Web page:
Turkey has only recently, over the last 10 years or so, witnessed huge advances in transport and communication infrastructure, which has propelled it to a status envied by many of its European counterparts. This is also increasingly the case when it comes to both health and education in Bodrum, now that some of the region’s most up-to-date hospitals and international schools have opened here. Due to the high number of UHNWI and HNWI living in Bodrum, these are among the best institutions in Turkey, and the facilities are only a few years old.
Turkey, furthermore, is among the top destinations in the world for medical tourism, and the hospitals can perform every procedure imaginable, from life-saving surgery to hair transplants. Many schools run internationally recognized International Baccalaureate programs, so, if you are thinking of permanently relocating, your children’s educational needs will be well-covered.
Bodrum has been a favorite choice for many different nationalities both as a holiday and long-term residential destination for many years now, first through its world-leading yachting industry and, more recently, after the opening of the international airport. This means there is a well-established ex-pat community, which has evolved into an integral segment of the local population. This has created this fantastic demographic mix of a cosmopolitan population still rooted in centuries of local tradition and culture.
When looking at all the points raised in Peter Macfarlane’s great article, I really felt that I had to let the secret out, and inform the rest of the RCBI industry about this magical place.
The second article that caught my attention on IMI was written by the editor, Christian Nesheim, and looked at the possible effects of recent events on global real estate prices, and the demand outlook from the industry (Will The Covid/Economic Crisis Make RCBI Real Estate More Attractive?). He argues that the tug-of-war between the countervailing forces of economic recession and massive quantitative easing will determine the direction of real estate prices globally. I tend to agree more with his third scenario; that the two forces will roughly balance each other out so that nominal prices remain relatively stable. However, the option of real estate as the investment model for acquiring residency or citizenship is a must, if you are viewing it from the perspective of family, wealth and financial security.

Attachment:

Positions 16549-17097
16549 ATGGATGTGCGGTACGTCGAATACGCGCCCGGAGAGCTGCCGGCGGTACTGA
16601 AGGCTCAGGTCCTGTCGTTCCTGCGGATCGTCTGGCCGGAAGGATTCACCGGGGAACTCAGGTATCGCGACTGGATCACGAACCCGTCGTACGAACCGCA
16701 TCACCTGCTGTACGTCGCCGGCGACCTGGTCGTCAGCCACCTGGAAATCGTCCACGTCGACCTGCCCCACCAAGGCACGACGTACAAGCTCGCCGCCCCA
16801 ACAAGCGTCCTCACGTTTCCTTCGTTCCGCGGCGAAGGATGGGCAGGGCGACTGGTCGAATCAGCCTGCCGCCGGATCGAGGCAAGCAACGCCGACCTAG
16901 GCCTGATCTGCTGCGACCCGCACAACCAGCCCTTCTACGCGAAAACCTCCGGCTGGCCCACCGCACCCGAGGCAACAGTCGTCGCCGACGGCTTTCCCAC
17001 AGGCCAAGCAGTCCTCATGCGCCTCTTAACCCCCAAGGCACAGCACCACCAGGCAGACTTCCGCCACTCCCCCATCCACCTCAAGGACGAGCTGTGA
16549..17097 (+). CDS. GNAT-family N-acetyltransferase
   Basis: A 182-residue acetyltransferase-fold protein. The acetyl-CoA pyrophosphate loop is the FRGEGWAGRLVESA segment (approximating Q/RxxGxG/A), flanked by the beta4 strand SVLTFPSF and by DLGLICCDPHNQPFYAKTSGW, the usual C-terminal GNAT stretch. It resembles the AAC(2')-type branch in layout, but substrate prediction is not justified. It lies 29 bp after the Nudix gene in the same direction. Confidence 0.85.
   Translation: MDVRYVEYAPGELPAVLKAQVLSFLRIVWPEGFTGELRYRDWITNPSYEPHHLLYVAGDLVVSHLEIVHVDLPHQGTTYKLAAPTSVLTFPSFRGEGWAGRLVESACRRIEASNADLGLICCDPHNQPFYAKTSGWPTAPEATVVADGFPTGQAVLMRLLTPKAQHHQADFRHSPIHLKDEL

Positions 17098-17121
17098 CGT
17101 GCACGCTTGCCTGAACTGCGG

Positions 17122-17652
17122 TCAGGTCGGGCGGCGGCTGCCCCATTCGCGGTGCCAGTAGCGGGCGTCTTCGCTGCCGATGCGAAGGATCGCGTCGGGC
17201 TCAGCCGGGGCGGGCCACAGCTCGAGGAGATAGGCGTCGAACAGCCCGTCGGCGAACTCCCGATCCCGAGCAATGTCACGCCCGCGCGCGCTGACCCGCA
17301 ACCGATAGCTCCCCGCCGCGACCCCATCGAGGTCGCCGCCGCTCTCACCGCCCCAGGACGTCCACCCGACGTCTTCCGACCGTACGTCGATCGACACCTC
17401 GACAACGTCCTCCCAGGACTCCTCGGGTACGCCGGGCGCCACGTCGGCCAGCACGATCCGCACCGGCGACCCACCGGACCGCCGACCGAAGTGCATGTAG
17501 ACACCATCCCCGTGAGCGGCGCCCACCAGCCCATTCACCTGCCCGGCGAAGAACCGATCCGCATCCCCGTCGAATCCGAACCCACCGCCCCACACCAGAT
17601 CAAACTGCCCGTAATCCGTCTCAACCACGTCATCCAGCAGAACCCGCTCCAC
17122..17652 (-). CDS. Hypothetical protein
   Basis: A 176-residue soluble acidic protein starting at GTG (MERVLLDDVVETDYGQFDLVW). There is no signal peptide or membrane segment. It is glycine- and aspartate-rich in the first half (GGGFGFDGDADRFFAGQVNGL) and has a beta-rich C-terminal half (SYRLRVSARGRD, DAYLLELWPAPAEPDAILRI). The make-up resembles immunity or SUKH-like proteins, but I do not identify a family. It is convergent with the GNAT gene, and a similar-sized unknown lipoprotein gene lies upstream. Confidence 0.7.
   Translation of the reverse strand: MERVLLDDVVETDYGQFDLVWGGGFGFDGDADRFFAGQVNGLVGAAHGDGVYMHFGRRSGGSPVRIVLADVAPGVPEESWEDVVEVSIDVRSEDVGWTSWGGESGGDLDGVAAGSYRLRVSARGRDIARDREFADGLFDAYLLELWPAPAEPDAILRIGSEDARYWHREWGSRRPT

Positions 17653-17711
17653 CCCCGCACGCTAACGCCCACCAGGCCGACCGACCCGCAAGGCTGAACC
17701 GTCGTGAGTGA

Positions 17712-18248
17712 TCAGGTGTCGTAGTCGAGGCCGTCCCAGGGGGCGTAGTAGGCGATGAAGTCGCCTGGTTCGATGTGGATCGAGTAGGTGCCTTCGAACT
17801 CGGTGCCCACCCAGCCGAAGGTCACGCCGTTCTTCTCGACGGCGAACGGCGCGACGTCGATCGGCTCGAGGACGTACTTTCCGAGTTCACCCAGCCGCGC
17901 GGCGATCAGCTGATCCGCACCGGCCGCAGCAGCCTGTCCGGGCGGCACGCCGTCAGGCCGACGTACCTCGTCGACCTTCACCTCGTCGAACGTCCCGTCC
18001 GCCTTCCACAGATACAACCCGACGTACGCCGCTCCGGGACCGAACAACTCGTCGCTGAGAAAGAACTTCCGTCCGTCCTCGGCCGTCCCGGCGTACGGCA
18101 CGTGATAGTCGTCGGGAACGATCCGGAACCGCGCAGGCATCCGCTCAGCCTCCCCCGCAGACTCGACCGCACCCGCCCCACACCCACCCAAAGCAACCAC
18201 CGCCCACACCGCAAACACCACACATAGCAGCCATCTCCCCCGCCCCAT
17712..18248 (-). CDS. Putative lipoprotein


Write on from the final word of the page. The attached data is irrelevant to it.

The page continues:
Taking all these factors into account, I am happy to offer and present our recently completed villa and apartment project, located in one of Bodrum’s favorite bays. There is a total of 40 stunning apartments and villas available, which will be fully completed by the end of April. This project is not being advertised for sale yet, as we have decided not to until they are 100% completed, with all of the legal paperwork in place.
We will be offering the chance to market and sell these units to our preferred partners only, so if you would like to be one of these collaborating partners, please get in touch with us to receive all relevant information and marketing material.
Alternatively, you will see the project when we release it in our next article, only on IMI, at the end of April.
Interested in contributing a sponsored feature? Email us on firstname.lastname@example.org and see all our promotional options here.
Christian Henrik Nesheim is the founder and editor of Investment Migration Insider, the #1 magazine – online or offline – for residency and citizenship by investment. He is an internationally recognized expert, speaker, documentary producer, and writer on the subject of investment migration, whose work is cited in the Economist, Bloomberg, Fortune, Forbes, Newsweek, and Business Insider. Norwegian by birth, Christian has spent the last 14 years in the United States, China, and Spain.